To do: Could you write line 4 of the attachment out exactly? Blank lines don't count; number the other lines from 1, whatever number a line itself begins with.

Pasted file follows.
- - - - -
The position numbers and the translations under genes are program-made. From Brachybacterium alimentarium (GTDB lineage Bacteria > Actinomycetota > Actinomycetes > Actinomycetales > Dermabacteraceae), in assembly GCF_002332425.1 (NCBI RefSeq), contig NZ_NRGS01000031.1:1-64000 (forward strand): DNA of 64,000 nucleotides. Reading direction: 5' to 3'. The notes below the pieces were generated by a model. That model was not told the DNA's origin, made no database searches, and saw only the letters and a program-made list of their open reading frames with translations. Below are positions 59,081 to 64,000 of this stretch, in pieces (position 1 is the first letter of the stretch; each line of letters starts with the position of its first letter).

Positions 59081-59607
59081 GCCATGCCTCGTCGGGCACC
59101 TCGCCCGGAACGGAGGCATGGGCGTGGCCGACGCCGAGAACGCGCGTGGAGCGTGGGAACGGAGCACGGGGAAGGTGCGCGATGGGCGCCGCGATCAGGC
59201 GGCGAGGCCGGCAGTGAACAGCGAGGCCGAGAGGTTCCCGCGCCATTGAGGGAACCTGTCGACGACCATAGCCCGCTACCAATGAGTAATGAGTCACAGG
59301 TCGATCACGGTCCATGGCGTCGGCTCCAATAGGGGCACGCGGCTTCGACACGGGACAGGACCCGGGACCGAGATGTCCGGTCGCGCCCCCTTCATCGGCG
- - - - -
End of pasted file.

59101 TCGCCCGGAACGGAGGCATGGGCGTGGCCGACGCCGAGAACGCGCGTGGAGCGTGGGAACGGAGCACGGGGAAGGTGCGCGATGGGCGCCGCGATCAGGC